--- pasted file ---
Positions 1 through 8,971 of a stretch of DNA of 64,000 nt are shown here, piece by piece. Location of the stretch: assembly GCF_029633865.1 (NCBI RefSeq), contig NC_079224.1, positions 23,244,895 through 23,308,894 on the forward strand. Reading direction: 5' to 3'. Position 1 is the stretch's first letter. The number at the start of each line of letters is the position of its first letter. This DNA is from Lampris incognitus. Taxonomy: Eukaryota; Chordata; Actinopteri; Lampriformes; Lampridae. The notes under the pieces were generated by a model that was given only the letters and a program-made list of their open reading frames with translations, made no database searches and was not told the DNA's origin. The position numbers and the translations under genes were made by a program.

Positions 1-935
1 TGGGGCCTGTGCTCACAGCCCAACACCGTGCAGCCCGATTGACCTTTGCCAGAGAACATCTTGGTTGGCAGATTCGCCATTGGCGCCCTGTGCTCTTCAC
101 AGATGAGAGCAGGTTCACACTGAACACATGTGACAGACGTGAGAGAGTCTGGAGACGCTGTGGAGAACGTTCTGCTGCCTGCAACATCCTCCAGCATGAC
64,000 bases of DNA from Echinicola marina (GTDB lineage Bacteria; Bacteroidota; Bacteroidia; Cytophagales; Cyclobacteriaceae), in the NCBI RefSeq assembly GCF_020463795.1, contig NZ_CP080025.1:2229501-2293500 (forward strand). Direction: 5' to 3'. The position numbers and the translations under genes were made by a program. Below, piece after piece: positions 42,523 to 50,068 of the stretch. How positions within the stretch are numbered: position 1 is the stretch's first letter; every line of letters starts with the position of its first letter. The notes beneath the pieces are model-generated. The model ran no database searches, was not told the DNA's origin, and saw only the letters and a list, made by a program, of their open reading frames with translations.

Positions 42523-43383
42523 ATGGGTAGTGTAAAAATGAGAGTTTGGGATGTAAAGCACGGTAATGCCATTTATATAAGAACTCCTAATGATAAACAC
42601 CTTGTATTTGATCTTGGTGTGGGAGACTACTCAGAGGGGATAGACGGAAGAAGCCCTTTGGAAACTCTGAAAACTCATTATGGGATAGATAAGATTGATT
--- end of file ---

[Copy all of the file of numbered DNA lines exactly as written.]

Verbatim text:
Positions 1 through 8,971 of a stretch of DNA of 64,000 nt are shown here, piece by piece. Location of the stretch: assembly GCF_029633865.1 (NCBI RefSeq), contig NC_079224.1, positions 23,244,895 through 23,308,894 on the forward strand. Reading direction: 5' to 3'. Position 1 is the stretch's first letter. The number at the start of each line of letters is the position of its first letter. This DNA is from Lampris incognitus. Taxonomy: Eukaryota; Chordata; Actinopteri; Lampriformes; Lampridae. The notes under the pieces were generated by a model that was given only the letters and a program-made list of their open reading frames with translations, made no database searches and was not told the DNA's origin. The position numbers and the translations under genes were made by a program.

Positions 1-935
1 TGGGGCCTGTGCTCACAGCCCAACACCGTGCAGCCCGATTGACCTTTGCCAGAGAACATCTTGGTTGGCAGATTCGCCATTGGCGCCCTGTGCTCTTCAC
101 AGATGAGAGCAGGTTCACACTGAACACATGTGACAGACGTGAGAGAGTCTGGAGACGCTGTGGAGAACGTTCTGCTGCCTGCAACATCCTCCAGCATGAC
64,000 bases of DNA from Echinicola marina (GTDB lineage Bacteria; Bacteroidota; Bacteroidia; Cytophagales; Cyclobacteriaceae), in the NCBI RefSeq assembly GCF_020463795.1, contig NZ_CP080025.1:2229501-2293500 (forward strand). Direction: 5' to 3'. The position numbers and the translations under genes were made by a program. Below, piece after piece: positions 42,523 to 50,068 of the stretch. How positions within the stretch are numbered: position 1 is the stretch's first letter; every line of letters starts with the position of its first letter. The notes beneath the pieces are model-generated. The model ran no database searches, was not told the DNA's origin, and saw only the letters and a list, made by a program, of their open reading frames with translations.

Positions 42523-43383
42523 ATGGGTAGTGTAAAAATGAGAGTTTGGGATGTAAAGCACGGTAATGCCATTTATATAAGAACTCCTAATGATAAACAC
42601 CTTGTATTTGATCTTGGTGTGGGAGACTACTCAGAGGGGATAGACGGAAGAAGCCCTTTGGAAACTCTGAAAACTCATTATGGGATAGATAAGATTGATT